Four short weeks ago, hype surrounding the long awaited return of HBO’s “Game of Thrones” was through the roof. Fans were anxiously waiting to see where the show would go following the traumatic and shocking events that concluded the third season. Fans of the books were waiting to see how the show-runners would handle split plot lines of the fourth and fifth books. Now, four weeks later with the season in full swing, HBO has done of the opposite of giving us a shortage of shocks and surprises. In addition, it’s laid a fair amount of ground for events that are surely on the horizon.
Before I go any further, I should note that I have not read the books; therefore, I have no idea how the events on the show compare to them, nor do I know what events lay in store beyond the point the show is at now (though I’ve heard from friends who have read the books that things are straying quite a bit). That being said, here are my thoughts on where I anticipate the season heading:
Although it got off to a bit of a slow start in the first episode, things were still quite interesting. Seeing Tywin Lannister deal with the events of the Red Wedding and plot to continue his allegiance with the Freys and the Boltons drove home the point that at this point in Westeros, it’s an awful time to be a Stark. We were quickly reminded of Tywin’s evil nature, however, when we not only saw him melting down Ned Stark’s sword and giving it to Jamie, but insisting that his son was no good due to his missing hand. Quick on the heels of that moment was King Joffrey’s scoffs about his uncle’s missing limb, quickly reminding viewers why he was so hated. Audiences were introduced to Oberyn Martell, a man visiting King’s landing to attend the Royal Wedding with an agenda of his own: to seek revenge against the Lannisters for the death of his sister. Sure, the episode was a lot of exposition and establishing, but it was a success nonetheless.
Episodes three and four gave audiences a sobering reminder that events at Castle Black are not nearly as peaceful as they have been. An attack from the wildlings is imminent, and to make matters worse, the White Walkers seem to be stirring more than ever. Meanwhile, Bran continues his trek for who-knows-what, dragging Hodor and the rest of their group along with him. Across the Narrow Sea, Daenerys Targaryen continues to free the enslaves, growing an army that will surely give those at King’s Landing a run for their money.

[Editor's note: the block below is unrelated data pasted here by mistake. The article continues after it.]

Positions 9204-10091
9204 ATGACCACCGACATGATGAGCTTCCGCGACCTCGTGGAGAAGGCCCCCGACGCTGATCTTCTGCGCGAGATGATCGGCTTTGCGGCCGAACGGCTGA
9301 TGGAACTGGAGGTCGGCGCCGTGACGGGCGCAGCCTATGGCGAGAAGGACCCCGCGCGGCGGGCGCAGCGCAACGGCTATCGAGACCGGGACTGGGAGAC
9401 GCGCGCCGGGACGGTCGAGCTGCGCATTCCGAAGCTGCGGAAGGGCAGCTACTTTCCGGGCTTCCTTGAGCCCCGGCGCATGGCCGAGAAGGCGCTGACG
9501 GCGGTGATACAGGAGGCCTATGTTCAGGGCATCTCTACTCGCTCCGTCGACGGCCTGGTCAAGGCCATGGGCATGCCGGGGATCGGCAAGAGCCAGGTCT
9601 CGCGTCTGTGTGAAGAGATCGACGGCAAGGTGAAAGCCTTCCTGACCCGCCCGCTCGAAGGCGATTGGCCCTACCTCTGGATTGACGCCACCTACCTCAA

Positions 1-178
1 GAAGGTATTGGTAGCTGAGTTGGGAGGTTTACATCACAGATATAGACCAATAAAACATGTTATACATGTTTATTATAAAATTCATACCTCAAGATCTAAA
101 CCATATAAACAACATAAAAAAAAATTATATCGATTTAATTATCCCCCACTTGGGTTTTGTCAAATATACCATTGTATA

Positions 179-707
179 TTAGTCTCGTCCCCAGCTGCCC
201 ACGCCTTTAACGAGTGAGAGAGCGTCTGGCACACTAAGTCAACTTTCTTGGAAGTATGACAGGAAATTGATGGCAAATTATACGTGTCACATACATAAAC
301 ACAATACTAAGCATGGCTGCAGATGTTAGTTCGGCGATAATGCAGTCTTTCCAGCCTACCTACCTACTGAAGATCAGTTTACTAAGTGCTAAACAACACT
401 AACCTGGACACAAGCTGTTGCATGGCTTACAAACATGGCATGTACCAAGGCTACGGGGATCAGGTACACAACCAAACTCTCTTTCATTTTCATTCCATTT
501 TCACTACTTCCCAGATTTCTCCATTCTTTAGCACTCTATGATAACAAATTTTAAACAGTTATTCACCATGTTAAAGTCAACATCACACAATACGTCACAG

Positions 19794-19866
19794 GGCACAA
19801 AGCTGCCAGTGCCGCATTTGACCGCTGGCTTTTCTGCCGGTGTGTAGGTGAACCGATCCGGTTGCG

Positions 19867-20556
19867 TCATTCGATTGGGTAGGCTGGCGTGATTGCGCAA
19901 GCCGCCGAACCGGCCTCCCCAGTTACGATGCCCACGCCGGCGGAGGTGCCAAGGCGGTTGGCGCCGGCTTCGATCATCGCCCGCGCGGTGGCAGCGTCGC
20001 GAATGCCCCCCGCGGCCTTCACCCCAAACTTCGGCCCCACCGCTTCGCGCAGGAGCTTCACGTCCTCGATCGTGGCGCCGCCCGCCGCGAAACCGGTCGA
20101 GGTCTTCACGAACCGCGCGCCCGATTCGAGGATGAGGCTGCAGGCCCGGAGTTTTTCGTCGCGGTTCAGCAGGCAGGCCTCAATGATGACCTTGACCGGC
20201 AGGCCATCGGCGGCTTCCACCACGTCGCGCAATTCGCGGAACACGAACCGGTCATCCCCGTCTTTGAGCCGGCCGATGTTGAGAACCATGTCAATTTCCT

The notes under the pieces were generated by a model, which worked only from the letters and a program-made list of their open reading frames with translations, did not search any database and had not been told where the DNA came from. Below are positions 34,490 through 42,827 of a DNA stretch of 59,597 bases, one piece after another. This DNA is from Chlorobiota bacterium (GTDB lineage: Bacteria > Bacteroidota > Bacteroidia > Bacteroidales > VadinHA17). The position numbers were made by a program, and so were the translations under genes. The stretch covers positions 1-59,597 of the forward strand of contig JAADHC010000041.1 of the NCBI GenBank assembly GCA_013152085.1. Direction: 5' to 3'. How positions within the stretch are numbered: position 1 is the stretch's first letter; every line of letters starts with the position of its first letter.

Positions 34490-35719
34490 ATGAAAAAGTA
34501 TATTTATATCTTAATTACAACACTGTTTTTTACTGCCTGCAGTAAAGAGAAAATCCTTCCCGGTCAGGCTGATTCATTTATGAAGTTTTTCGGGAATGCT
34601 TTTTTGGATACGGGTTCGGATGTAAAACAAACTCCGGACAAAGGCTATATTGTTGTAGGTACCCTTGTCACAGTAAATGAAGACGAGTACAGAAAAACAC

The real shocker so far this season was in episode two at the royal wedding. Now dubbed the Purple Wedding, fans finally got to see King Joffrey get what was coming to him and revel in his murder. While it surely could not have come as a surprise that the character was killed off, I, for one, was shocked as to how early into the season it occurred.
That being said, I’m quite happy it occurred so early. Now that the king’s out of the way, things in Westeros are about to get a whole lot more interesting. And, with only six episodes left this season, things are going to head south quite quickly for the realm.
With Tyrion imprisoned and accused for the murder of the King, the Lannisters find a deep rift in the family. Cersei insists that her brother committed the murder while Jamie knows he’s innocent, young Tommen is set to take the throne and Tywin’s busy prosecuting Tyrion. Add to the mix Jamie’s bizarre rape of Cersei and the fact that Margaery Tyrell is still set on being queen (a quest which she’s already begun by attempting to seduce the new King).
Things are no better for Sansa Stark, who is on a boat bound for who-knows-where with Peter Baelish, the other half of the murder duo. None of the characters are trustworthy, but Baelish is by far the least trustworthy of the bunch. Things look dim for the oldest Stark girl.
As for the other Stark girl, Arya continues to trek through Westeros with the Hound, whose complete and utter selfishness and lack of morals continue to make him the most fascinating character on the show, as well as the biggest badass. I think in a round about way, he’s slowly becoming a mentor for Arya. While she currently refuses to accept the Hound’s actions or heed his advice that he’s simply doing what’s necessary to survive, I think as time goes on, she’ll slowly become more and more like him.
By the end of the season, I predict things at the Wall will be in shambles. Jon Snow can prepare the Knight’s Watch all he wants for an attack, but Hell Hath No Fury like Ygritte and her friends, especially the King Beyond the Wall. I have a feeling things will not fare well for the Watchers of the Wall and I’m highly anticipating the battle that’s bound to take place. On top of that, when it comes to the reunion of ex-lovers Jon and Ygritte, it’s obvious Ygritte’s still incredibly hurt by Jon’s betrayl. Seeing how things shake up between the two of them shall be most interesting indeed.
All in all, HBO has managed to cram an absolute ton of story into four short weeks, and with just a bit more than half of the season to go, there’s almost an excess of story lines to tie up, battles to show, and dare I say it, characters to kill off — all of which stems from one of the strongest half seasons in the show’s entire run.
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